What a waste
Arlene Foster’s coulda, woulda, shoulda leadership of the DUP
Members of the Democratic Unionist Party have ousted their leader, Arlene Foster. The Fermanagh-born lawyer spent more than five eventful years at the helm of the DUP but, yesterday, she announced she would leave her position by the end of May and step down as Northern Ireland’s First Minister in June. Earlier in the week, a majority of the party’s Stormont MLAs and Westminster MPs signed a letter demanding a leadership election.
According to a former special adviser in the DUP, Tim Cairns, its notoriously opaque rules require an election to take place before the 30th of April each year, but time is running out for that to happen. “Usually it’s a rather jocular rubber stamping exercise,” he explained on Twitter, “but I suspect that won’t be the case this year.”
However or whenever her replacement is appointed, it’s been a dramatic and disappointing end to the career of Northern Irish unionism’s first woman leader. When Arlene Foster took over from Peter Robinson in 2015, she appeared well placed to modernise the DUP and broaden its appeal to pro-Union voters, while retaining traditional supporters. Not a teetotaller, not a Free Presbyterian, university educated and relaxed in modern Britain, Foster had the capacity to appeal beyond traditional unionist heartlands.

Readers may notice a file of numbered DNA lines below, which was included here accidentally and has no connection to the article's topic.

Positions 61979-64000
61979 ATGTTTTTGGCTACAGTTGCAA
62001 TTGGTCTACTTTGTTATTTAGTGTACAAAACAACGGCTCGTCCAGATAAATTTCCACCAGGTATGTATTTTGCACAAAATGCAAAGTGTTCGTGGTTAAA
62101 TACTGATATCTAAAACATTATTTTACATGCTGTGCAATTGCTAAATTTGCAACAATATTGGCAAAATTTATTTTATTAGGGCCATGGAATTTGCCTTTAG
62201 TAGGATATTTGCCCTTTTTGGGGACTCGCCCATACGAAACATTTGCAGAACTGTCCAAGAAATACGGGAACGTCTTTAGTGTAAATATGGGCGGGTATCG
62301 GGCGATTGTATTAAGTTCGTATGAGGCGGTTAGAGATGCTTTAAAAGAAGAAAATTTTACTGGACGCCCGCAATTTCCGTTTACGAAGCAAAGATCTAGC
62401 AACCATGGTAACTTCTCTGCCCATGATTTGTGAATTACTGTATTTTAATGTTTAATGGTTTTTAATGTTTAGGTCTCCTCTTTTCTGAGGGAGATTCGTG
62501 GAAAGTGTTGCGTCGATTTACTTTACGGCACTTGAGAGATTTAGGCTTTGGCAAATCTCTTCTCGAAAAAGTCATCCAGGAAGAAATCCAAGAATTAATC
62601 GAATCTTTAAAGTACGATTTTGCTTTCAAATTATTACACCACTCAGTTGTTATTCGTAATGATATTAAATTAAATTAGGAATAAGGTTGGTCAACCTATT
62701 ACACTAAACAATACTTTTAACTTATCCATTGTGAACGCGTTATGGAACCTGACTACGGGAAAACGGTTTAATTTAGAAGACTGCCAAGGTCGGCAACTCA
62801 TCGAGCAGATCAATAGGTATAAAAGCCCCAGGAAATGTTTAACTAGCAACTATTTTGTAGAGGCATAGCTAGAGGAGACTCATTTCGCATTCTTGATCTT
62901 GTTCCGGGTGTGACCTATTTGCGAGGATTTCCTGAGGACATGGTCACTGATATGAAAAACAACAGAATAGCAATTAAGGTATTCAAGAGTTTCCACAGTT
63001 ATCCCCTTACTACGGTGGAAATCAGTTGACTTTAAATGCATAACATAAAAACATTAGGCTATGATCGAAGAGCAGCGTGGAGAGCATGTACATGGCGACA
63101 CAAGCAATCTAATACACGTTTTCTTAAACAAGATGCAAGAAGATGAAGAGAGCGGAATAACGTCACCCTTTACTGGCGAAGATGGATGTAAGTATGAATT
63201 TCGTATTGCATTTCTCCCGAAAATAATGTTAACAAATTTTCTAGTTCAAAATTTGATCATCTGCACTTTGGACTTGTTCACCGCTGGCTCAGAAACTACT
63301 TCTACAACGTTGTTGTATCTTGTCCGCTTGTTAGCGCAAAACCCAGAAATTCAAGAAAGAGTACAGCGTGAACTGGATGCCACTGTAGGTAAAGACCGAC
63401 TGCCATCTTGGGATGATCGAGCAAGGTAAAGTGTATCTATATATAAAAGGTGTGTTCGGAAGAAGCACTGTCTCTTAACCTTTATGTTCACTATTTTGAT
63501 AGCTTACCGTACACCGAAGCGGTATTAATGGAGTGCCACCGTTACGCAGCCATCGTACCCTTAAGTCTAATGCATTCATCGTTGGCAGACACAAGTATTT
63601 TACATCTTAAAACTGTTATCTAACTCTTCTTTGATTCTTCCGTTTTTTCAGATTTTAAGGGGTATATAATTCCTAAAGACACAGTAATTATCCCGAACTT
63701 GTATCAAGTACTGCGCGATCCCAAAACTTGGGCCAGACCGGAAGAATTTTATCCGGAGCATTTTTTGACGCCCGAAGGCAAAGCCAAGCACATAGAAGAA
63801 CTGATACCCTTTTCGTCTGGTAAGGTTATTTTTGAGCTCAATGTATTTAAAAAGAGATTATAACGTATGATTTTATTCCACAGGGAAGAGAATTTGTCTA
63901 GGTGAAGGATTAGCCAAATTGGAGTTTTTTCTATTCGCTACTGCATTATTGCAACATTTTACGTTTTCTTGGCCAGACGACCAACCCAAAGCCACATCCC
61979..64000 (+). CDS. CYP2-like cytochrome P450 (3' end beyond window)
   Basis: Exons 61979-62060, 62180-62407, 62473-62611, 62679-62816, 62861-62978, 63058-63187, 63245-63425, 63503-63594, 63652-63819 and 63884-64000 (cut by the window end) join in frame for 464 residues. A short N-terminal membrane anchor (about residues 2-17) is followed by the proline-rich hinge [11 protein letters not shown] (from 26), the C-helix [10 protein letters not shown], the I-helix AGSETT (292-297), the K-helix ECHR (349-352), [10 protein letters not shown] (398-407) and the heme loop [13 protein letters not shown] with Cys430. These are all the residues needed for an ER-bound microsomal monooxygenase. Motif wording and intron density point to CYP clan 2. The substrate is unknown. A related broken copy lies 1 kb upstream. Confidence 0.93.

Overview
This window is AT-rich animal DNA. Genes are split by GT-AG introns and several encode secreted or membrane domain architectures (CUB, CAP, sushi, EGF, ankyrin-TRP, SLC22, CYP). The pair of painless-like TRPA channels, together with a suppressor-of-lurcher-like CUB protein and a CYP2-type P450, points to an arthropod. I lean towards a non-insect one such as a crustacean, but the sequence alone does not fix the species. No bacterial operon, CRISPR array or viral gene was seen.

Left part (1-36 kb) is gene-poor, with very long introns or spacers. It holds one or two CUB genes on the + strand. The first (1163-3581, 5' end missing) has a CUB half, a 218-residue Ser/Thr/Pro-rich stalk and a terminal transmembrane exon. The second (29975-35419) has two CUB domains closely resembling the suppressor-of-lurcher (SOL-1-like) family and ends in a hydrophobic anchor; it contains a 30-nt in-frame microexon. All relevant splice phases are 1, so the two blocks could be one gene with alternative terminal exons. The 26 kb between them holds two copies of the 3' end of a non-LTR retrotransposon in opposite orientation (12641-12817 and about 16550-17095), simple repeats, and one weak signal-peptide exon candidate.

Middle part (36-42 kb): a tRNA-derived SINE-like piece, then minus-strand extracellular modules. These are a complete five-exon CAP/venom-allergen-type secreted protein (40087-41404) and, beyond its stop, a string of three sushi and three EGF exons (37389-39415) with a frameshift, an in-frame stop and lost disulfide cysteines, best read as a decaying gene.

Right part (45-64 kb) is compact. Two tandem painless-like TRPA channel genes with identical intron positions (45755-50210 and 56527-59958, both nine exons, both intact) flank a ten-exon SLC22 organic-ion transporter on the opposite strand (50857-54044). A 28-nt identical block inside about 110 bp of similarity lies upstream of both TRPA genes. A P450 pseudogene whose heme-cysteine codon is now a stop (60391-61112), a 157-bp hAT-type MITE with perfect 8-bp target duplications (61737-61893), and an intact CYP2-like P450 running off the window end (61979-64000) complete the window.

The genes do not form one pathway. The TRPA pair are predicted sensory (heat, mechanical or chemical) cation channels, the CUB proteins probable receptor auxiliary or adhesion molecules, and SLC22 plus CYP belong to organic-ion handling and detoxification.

An eternity ago, at the party’s 2016 conference, enthusiastic young DUP members surrounded their leader on stage and belted out a chorus of “Arlene’s on fire” to the tune of Gala’s ‘Freed from Desire’. Unfortunately, even that piece of exuberance caused controversy, because the event took place in Belfast’s La Mon Hotel, where, in the 1970s, the IRA exploded an incendiary device and murdered twelve people in a fashion grisly even by the standards of Provo terrorism.
Mrs. Foster was soon in deeper trouble, as she became embroiled in the Renewable Heat Incentive (RHI) scandal. She was in charge of the Department of Enterprise, Trade and Investment (DETI) in 2012, when the scheme was launched without proper cost controls.
That story rumbled on through the dying months of 2016, with her successor at DETI, Jonathan Bell, giving a lurid interview to the BBC’s Nolan Show. Bell dropped to his knees on camera, asking God to help him tell the truth, before accusing DUP officials of trying to “cleanse the record” of references to Mrs. Foster’s involvement in RHI. Inevitably the BBC, with its weakness for unionist scandals outpacing its interest in anything Sinn Fein might offer by way of competition, obsessively ran this story for month after month.
Many of Foster’s DUP critics are dismayed by the party’s response to the Northern Ireland Protocol